Every year, pop culture fiends dissect (or dissent) People magazine’s selection of the “Sexiest Man Alive.”
Many popular celebrities have donned the crown, including Harry Hamlin (1987), Brad Pitt (1995 and 2000), Jude Law (2004), Idris Elba (2018), Michael B. Jordan (2020) and Chris Evans (2022). This year, the magazine tapped Patrick Dempsey, the 57-year-old actor infamously nicknamed “McDreamy” from his role on “Grey’s Anatomy,” for the honor.
In a 2012 interview about the selection process, editor Julie Jordan told USA Today said the magazine staff takes note of how the general public feels about potential options throughout the year while also asking celebrities for their opinions on the matter.
So what makes up this “feeling” that someone is sexy? According to experts, there are several factors ― and they aren’t just physical attributes. In fact, it’s based on an interplay of elements that relate to both nature and nurture, making “sexy” a highly variable adjective.
“Sexiness is in the eye of the beholder,” Blanca Cobb, a trained body language expert, told HuffPost. “Some people are drawn to physical attributes of the face, voice can be seen as sexy depending on pitch, tone, and intonation. Someone might find the way another person smells or their aroma as sexy. Additionally, warm, open, confident body language can be a turn-on.”
Here’s what else makes a person attractive, according to science:
Our biology plays a big role — perhaps even the most influential one.
“There are many theories in terms of factors that can enhance level of attractiveness that are surrounded by cultural aspects, such as generational trends and ethnic differences of preferences, evolutionary factors such as ‘curviness’ in women noting fertility, and proximity factors indicting we are attracted to what we see most and what we are exposed to around us,” explained Kelsey Latimer, a psychologist based in Florida. “This suggests that attraction has both biological and learned factors.”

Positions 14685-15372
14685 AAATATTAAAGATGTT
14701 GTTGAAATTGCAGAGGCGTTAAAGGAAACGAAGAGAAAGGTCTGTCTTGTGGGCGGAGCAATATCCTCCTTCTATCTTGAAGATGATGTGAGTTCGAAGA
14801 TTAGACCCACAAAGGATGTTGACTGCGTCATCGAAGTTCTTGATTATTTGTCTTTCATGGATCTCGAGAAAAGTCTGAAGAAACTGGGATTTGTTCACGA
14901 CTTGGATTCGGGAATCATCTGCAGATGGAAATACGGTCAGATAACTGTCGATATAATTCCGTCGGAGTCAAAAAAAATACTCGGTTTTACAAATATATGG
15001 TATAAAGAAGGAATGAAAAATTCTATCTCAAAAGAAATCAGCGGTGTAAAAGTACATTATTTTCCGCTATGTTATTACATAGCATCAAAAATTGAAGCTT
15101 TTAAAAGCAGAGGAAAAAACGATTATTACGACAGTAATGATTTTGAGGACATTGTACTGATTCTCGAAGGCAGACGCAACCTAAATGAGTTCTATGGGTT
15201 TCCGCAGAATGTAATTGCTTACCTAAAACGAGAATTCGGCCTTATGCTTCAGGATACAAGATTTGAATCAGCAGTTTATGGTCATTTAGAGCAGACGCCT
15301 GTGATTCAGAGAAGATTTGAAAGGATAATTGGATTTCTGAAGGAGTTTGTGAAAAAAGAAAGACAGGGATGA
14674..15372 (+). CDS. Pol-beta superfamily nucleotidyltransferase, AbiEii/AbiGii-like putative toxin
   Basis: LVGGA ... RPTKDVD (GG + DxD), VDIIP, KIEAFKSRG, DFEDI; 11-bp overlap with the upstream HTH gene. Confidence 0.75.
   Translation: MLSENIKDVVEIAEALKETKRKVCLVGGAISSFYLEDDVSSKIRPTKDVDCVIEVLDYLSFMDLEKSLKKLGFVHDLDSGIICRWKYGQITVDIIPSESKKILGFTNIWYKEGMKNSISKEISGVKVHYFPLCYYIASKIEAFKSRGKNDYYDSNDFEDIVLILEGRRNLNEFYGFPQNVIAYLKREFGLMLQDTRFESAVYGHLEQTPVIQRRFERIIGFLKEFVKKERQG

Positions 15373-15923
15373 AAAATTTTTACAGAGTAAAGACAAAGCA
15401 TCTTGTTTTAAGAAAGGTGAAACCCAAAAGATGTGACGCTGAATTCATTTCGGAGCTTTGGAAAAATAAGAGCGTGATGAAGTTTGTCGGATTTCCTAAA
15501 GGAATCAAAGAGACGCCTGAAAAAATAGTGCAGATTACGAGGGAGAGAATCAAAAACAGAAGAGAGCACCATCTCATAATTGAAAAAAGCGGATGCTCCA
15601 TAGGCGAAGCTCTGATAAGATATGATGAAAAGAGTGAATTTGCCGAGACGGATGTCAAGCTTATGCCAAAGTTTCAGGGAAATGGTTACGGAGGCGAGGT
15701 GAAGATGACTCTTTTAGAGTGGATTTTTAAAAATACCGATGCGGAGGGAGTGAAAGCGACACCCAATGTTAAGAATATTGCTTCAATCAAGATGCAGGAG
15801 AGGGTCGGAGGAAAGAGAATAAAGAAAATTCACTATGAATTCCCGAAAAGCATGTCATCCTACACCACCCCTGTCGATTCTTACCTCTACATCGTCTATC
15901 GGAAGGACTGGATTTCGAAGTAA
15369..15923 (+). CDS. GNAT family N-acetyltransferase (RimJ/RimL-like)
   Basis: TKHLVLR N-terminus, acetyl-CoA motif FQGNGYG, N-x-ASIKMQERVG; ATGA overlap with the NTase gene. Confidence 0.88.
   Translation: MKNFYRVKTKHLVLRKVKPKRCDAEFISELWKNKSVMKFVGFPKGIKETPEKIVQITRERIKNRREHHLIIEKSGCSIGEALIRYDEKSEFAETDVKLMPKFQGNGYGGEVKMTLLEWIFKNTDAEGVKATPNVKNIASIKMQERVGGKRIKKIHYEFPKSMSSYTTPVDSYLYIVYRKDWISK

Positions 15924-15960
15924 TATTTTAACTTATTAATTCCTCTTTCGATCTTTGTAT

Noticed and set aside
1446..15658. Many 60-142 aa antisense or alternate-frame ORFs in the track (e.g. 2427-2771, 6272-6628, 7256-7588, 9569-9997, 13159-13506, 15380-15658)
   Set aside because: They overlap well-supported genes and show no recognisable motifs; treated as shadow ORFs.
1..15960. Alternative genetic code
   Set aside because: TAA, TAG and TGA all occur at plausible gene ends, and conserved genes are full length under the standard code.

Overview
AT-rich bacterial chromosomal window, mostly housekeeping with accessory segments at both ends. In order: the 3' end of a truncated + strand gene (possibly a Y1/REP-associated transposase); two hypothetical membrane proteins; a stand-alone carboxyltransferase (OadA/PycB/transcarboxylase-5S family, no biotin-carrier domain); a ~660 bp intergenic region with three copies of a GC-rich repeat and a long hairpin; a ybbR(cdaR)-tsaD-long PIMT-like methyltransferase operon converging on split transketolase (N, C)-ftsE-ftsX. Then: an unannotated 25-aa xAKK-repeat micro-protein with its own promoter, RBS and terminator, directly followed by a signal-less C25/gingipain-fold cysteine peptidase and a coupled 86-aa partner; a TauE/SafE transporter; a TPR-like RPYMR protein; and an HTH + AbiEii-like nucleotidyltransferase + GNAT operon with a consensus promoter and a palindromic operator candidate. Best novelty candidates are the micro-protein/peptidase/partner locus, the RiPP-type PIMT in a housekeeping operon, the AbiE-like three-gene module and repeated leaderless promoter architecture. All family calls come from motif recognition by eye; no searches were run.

When talking about appeal, it’s important to distinguish between traditionally defined “good looks” and “sexiness.” According to Merriam-Webster, the latter term refers to someone who is “sexually suggestive or stimulating, interesting.” Sexiness, it seems, invokes a bodily reaction in the eye of the beholder.
Someone might be good-looking, for example, without necessarily eliciting a physical response within the average person. When referring to somebody as sexy, on the other hand, we usually mean that they make us physically tingle, to put it simply.
“There are evolutionary theories that help us understand that physical attraction is important because it makes us want to reproduce, which keeps the species alive,” Latimer said. “There are certain physical features of men and women that are seen to be highly associated with fertility that might be sparked on an innate level.”
Smell, physical similarity and face symmetry also spark our brain to feel a level of attraction toward someone as well. However, noted the experts, trying to use a “one-size-fits-all” approach when analyzing the topic isn’t right.